Sep. 19: AE, LO jobs; originator, servicing, corres. products; primer on why extensions cost money

The residential lending industry continues to evolve. Lenders are coming and going, moving in and out of business channels. (The latest example being Union Bank, as UBOC is rumored to be in the process of reducing its overall approved broker client base and focusing on deposit relationships). And lenders still report full pipelines but cautiousness in hiring Ops staff. Winter is coming. How many loans do processors process in a month? Or underwriters underwrite? Are there economies of scale at big banks versus independent mortgage banks? Here’s a write-up on some stats. Loan officers know that the customer is king, and that there are other measures besides DTI that determine a sound borrower. Goldman Sachs and other major banks are experimenting with alternative metrics to decide whether to loan to a customer. Instead of relying on financial history, lenders are using metrics such as shopping habits and whether phone bills are paid on time. Even magazine subscriptions!


ClearEdge Lending continues to grow at a rapid pace in the Northwest with a new full-service branch office in Walnut Creek, CA. The company is looking for experienced Account Executives to join its team who will continue to help expand the company’s Non-QM presence. ClearEdge’s aggressive rates & products, technology, and 20+ years of Non-QM expertise aids the originator at the point-of-sale by focusing on simplicity and speed. As both the lender and end investor, this enables ClearEdge to make quick credit decisions and provide brokers with excellent team support. Those interested in taking their career to the next level and grow in an exciting market with ClearEdge Lending should email Rouvaun Walker, VP of Sales. He is seeking AE’s in Northern California, Oregon, Washington, Utah and Colorado.

“Summer 2019 at Caliber Home Loans, Inc. has been one for the record books! We’ve broken our own sales records not once, but TWICE. We had an amazing month in July, funding over $6 billion, and in August we broke our own record by funding $7 billion overall. Such strong mid-year performance can be attributed to proprietary technology, streamlined operations and talented producers. Caliber is a modern mortgage lender that’s breaking its own sales records and providing products for today’s borrowers. We have no plans of slowing down and are excited to carry this strong momentum to the end of the year and beyond. We’re stronger than ever and we want you to join us. To learn more, visit our website or email SVP of Recruiting, Jeremy DeRosa.”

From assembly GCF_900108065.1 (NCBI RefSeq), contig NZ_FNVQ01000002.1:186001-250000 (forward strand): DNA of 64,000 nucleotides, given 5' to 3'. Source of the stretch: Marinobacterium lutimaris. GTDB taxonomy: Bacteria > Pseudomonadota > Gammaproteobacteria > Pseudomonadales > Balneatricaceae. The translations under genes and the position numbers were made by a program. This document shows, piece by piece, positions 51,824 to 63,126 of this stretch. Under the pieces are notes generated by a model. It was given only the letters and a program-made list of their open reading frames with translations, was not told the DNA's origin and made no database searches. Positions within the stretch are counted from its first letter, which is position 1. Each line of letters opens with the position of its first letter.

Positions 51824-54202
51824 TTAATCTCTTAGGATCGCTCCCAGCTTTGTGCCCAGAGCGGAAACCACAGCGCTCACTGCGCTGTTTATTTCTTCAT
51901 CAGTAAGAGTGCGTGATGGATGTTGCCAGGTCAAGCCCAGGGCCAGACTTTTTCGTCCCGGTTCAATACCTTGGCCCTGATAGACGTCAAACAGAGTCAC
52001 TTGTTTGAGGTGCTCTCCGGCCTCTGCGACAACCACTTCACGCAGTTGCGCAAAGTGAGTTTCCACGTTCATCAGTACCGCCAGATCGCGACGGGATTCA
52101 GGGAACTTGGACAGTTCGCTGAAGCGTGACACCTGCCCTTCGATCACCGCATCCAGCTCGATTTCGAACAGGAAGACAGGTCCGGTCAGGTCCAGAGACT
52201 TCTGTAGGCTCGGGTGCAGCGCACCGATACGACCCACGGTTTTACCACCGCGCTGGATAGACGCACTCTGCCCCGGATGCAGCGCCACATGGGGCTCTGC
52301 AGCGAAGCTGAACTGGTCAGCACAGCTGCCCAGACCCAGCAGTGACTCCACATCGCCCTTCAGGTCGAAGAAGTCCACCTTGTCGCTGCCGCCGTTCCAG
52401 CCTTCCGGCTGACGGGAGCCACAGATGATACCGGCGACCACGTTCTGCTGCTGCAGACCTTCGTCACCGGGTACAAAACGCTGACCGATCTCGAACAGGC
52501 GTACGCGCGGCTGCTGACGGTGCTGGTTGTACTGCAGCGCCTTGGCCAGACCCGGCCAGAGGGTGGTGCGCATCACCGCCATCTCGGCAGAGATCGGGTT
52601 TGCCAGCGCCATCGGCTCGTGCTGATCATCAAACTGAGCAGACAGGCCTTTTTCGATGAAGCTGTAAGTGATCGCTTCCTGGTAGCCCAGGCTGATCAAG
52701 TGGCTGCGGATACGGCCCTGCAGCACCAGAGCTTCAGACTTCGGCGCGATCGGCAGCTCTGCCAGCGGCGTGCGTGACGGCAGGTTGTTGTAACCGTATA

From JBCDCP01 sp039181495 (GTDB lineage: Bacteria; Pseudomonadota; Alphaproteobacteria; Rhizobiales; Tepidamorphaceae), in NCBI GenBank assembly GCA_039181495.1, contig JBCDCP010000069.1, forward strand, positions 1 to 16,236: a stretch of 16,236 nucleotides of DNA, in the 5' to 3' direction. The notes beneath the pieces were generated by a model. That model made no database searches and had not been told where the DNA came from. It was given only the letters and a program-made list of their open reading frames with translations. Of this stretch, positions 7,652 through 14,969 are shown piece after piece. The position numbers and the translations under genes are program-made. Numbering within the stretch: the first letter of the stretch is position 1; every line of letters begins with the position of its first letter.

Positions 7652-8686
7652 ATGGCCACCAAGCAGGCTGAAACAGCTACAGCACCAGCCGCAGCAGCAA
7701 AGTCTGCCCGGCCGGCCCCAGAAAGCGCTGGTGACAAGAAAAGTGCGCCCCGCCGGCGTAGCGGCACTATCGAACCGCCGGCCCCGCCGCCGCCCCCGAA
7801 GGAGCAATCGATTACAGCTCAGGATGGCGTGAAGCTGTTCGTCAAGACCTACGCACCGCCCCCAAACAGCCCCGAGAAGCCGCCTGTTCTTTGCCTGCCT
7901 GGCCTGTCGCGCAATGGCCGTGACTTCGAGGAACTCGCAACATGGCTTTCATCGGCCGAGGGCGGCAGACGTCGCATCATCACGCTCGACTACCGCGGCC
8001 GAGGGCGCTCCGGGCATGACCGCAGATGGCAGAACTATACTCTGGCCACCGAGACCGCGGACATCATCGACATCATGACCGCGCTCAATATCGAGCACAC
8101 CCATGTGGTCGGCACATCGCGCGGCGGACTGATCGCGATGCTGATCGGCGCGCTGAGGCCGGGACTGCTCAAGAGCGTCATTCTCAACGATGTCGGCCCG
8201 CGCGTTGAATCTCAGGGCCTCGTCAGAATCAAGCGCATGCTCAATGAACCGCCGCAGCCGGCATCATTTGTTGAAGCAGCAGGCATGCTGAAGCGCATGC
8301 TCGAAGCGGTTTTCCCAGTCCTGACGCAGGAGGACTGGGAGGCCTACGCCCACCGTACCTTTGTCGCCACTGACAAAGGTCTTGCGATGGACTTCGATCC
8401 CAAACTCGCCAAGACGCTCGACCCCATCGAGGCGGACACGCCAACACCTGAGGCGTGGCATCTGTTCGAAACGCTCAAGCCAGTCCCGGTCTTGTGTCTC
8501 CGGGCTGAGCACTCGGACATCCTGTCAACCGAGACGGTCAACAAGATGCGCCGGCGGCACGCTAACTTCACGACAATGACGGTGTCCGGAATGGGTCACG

Lender products and services

Citibank, N.A. continues to innovate as it looks to serve its expanding Correspondent customer base. Effective September 1, all Mandatory trades have the benefit of a 2-way pair off feature. Citi’s 2-Way Pair Off Program allows customers to be reimbursed the change in the value of their commitment in the event the market is lower (in price) at time of pair off. “Given TBA margining practices, Citi’s 2-Way Pair Off Program can be another tool in your tool belt to help manage your margin call risk. This feature will be available for all trades including bid tape and AOT.  Learn more about this and other programs Citi has to offer by contacting our National Client Services Team at 800-967-2205 or for new seller consideration complete our Prospective Mortgage Correspondent Questionnaire.”

Wouldn’t it be great if you brought servicing under your own roof so you could control the customer experience? We get it. We’ve all asked ourselves this question. Things like this always sound good, but as this TMS CAREspondent blog puts it, it’s always better if you don’t own the boat, but have a friend who owns the boat and takes you out on it. No muss, no fuss. Learn how bringing servicing under your own roof can be quite the unexpected headache, along with the answer you’re actually looking for when it comes to achieving the best customer experience.

Matic, provider of homeowners insurance tools for mortgage lenders, has launched two new solutions to round out its suite of originator products: Insurance Estimator and LOTools.

Insurance Estimator is a first-of-its-kind product that provides lenders an automated way to predict HOI for Loan Estimates, mortgage & affordability calculators, and other financial tools at the earliest points in the loan life cycle. LOTools is an out-of-the box solution (no setup required) that lets individual loan officers and their teams obtain instant HOI quotes by entering just five data points. LO Tools returns real quotes from one of Matic’s 26 carriers in under 60 seconds for use on Loan Estimates, and LO’s can choose to connect their borrower to Matic to finalize the policy. Email Shelly Madick with inquiries about these new solutions or about Matic’s LOS and POS modules, which are revolutionizing HOI for today’s lenders.